Bush, Vice-President Dick Cheney and others have repeatedly said that such tactics produced important information.  They’ve also said waterboarding was used on only a handful of high-level detainees, a claim which recently came into question.

Feinstein has previously disputed claims that such interrogations led to Osama Bin Laden.  It is also still unclear what key members of Congress knew about the
program, and when they knew it.

Much about the CIA’s program to detain and interrogate terror suspects has remained officially secret, despite widespread reporting and acknowledgement by Bush.  Obama banned torture upon taking office and released documents related to program, including a critical report from the CIA’s Inspector General.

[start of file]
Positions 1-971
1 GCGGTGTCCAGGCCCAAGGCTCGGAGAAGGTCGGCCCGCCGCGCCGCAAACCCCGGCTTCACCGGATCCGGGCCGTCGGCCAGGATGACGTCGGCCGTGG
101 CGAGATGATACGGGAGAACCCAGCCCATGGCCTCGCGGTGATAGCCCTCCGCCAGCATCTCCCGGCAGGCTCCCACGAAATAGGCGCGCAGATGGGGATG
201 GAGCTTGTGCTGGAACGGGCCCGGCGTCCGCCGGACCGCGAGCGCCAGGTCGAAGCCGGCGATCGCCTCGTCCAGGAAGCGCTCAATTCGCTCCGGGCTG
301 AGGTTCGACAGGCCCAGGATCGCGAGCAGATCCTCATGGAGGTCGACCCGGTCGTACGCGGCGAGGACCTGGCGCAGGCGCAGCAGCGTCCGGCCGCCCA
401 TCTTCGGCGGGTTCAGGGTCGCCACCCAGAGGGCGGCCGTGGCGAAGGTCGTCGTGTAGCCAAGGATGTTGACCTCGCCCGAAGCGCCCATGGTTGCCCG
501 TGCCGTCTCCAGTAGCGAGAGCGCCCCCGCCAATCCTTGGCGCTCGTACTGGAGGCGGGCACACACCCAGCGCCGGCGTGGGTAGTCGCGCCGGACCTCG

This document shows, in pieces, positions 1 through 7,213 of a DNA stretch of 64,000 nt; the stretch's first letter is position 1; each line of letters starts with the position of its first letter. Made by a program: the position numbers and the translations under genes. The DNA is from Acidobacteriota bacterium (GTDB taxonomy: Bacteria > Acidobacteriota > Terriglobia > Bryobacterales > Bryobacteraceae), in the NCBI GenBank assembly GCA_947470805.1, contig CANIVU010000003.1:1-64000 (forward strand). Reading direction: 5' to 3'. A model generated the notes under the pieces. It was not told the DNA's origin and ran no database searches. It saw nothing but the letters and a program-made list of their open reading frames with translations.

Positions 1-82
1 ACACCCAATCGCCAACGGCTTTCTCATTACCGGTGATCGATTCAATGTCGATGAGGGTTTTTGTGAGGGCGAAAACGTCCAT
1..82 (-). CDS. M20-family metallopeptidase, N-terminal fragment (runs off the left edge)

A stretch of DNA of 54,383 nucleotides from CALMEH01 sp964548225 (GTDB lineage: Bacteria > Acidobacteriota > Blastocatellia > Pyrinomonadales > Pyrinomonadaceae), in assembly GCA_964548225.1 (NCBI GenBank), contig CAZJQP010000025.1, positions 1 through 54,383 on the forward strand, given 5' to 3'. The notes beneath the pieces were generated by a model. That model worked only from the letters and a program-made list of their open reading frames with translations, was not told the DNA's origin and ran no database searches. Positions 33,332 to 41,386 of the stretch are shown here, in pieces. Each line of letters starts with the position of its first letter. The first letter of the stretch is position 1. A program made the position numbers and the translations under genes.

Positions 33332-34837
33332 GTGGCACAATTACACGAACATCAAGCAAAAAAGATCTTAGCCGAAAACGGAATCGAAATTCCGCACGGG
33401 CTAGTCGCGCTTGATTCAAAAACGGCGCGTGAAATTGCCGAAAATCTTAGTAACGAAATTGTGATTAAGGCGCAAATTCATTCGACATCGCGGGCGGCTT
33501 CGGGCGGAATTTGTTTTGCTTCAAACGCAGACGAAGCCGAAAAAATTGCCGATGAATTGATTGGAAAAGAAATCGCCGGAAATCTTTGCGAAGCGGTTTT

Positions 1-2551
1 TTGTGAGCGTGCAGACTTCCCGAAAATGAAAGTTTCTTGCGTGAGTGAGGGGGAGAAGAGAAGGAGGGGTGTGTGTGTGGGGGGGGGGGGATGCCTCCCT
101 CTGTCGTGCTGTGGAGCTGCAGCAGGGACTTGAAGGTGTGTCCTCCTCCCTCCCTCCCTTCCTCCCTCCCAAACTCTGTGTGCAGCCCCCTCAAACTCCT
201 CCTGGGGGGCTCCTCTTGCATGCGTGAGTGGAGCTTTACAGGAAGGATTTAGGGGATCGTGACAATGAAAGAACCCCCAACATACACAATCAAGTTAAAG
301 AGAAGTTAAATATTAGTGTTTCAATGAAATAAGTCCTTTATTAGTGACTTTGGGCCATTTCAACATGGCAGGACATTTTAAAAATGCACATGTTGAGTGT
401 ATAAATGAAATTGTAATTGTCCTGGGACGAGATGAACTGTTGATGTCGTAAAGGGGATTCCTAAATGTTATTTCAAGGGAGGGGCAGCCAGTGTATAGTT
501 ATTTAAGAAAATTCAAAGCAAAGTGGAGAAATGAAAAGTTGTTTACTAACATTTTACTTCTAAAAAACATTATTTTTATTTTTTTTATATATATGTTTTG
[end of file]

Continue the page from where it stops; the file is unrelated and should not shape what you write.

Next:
But the Obama administration has argued in courts that details about the CIA program are still classified.  As we have reported, this has led the administration to claim in some cases that Guantanamo detainees’ own accounts of their imprisonment are classified.

* * * * * * * * *

Some call it ‘enhanced interrogation.’  We see it as torture, plain and simple.

We’re also fully aware of the five findings the CIA Inspector General (IG) made of his own agency in his 2009 report as reported by Time magazine:

    • The CIA IG concluded that the public had been misled about the interrogation program.  While the report stops short of accusing any public official of lying, it makes clear that the public statements that the U.S. Government made about its conduct differed from what was actually happening, creating a liability for the CIA if the information ever got out.
    • The CIA IG found that the CIA used waterboarding in a way that had not been approved by the Justice Department, calling into question the legality of the technique.